Yes, I spent my Wednesday night putting Legos together
Although there is a legitimate concern that this business man turn politician will turn into this adorable dog when he assumes his new role (and also maybe some hope. Who doesn't want more adorable dogs in the world?),
People love space. They share colorful pictures of nebulas, they get excited about the discovery of new exoplanets, they tune in to watch rocket launches, and, for those of us in the US, everything stopped for an hour while millions of people watched the eclipse on August 21, 2017. Space inspires us. It makes kids want to be astronauts and gets them interested in math, science, and engineering. We know this, because we've seen it. On October 4, 1957, Sputnik, a Soviet satellite, fundamentally changed American science.
Sputnik was launched during the Cold War, a time of intense tension between the United States and the Soviet Union. It threatened the US's vision of themselves as the global power in science and technology and it brought concerns over what the USSR would use their technology for. The launch of Sputnik kicked off the Space Race, which directly led to the creation of NASA (1958), the National Defense Education Act (1958), a substantial increase in funding to the National Science Foundation, and the pressure to be the first country to get a person to the moon (1969).10 But beyond the direct response to Sputnik, all of those initiatives had resounding affects on American education and interest.
The NDEA was, as its name suggests, targeted increasing the number of defense oriented personnel, but its methods changed education for all students. More than a billion dollars was invested in science curriculum, including training programs for science teachers, research into the use of technology in education, and putting new educational tools directly into classrooms.11 It laid the ground work for Gifted and Talented programs, funded graduate training for students with a desire to become teachers and professors, and introduced a new educational loan program. In addition to math, science, and engineering, it also poured money into foreign language and programs like African American and Latin American studies. It provided money for vocational training and for guidance counselors to provide vocational services.12 While a lot of this was spurred on by feeling threatened by the USSR, it boils down to space and space technologies being a driving force in the education system.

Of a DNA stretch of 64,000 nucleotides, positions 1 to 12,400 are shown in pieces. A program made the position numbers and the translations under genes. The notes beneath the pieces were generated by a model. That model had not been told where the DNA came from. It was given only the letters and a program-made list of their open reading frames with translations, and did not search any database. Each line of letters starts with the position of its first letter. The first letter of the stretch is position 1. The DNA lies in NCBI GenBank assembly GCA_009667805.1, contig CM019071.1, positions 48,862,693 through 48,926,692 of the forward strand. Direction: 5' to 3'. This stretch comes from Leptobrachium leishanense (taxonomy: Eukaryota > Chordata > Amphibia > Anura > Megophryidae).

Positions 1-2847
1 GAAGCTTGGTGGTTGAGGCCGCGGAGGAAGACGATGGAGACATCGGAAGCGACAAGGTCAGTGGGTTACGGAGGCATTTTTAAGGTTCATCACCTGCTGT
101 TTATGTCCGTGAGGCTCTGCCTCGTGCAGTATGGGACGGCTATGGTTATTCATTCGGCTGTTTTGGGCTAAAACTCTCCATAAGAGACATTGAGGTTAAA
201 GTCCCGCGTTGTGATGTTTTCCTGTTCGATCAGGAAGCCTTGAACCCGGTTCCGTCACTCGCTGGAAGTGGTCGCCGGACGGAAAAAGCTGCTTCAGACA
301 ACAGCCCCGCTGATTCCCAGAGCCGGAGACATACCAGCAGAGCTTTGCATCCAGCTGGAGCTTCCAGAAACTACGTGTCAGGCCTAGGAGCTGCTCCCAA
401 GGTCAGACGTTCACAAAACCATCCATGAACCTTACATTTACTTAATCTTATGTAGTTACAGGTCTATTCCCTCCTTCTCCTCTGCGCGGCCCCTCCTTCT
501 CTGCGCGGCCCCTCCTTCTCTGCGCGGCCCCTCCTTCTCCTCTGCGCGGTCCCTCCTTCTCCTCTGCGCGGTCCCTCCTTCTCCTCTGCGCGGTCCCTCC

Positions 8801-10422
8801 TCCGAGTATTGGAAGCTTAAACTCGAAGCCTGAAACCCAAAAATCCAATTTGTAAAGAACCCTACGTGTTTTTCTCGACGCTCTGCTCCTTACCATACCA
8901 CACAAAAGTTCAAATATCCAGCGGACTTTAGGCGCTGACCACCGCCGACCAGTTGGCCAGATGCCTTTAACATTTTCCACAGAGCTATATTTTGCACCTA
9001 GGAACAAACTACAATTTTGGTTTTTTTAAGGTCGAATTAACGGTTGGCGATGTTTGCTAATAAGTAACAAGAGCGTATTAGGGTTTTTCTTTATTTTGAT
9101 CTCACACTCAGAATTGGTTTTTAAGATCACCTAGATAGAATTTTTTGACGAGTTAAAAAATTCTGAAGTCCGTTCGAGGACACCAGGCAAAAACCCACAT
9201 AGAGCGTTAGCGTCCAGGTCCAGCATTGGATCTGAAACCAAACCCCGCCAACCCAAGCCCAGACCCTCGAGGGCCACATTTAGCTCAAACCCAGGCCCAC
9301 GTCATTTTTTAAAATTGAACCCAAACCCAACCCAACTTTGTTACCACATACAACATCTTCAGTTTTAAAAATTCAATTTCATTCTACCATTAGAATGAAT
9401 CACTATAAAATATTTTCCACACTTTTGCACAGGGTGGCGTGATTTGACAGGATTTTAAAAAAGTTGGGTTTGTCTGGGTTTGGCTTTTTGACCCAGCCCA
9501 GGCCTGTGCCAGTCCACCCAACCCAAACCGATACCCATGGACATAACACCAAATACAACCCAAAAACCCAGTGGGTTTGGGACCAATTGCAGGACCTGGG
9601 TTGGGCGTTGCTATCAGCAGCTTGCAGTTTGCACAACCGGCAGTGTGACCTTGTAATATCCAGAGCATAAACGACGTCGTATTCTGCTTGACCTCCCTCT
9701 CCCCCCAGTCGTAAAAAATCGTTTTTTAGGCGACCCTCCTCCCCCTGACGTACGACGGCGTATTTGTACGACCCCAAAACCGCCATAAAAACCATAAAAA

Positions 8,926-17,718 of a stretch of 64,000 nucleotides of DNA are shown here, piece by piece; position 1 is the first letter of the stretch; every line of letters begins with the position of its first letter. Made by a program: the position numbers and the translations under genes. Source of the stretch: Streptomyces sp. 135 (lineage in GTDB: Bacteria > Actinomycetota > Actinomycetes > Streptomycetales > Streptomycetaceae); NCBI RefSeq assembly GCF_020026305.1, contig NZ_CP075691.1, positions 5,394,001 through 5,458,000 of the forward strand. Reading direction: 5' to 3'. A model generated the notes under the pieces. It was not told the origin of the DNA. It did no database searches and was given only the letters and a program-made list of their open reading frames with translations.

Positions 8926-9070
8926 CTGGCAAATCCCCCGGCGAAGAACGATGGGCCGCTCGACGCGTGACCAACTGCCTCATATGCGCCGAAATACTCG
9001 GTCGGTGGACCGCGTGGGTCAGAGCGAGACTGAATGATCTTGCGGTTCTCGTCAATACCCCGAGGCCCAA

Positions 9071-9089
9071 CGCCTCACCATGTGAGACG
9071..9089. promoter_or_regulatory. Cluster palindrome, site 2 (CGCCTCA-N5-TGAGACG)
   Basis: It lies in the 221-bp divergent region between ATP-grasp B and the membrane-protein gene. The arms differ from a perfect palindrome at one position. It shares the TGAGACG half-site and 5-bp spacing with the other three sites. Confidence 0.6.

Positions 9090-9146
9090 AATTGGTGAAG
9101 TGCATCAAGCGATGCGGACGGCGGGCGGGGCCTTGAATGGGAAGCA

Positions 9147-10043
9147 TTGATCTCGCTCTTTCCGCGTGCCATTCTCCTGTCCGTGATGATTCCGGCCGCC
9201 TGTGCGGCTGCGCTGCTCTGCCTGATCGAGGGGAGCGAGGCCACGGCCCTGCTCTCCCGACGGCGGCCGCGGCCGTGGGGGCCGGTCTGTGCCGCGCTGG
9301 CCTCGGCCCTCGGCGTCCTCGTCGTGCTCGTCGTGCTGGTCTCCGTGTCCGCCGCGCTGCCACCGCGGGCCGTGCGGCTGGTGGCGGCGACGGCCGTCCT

The fire of the Space Race went beyond classrooms; it played a huge role in bringing science and technology to the general public and making people excited about them. In the 1950s and 1960s, 1200 public planetariums opened in the US, mostly at schools and universities,13 and by 1977 they entertained 10 million people annually.14 In the 1960s and 70s, science centers, museums that emphasize a hands on and interactive experience, began popping up.15 These museums focused on science engagement and getting people, particularly kids, interested in experiencing science.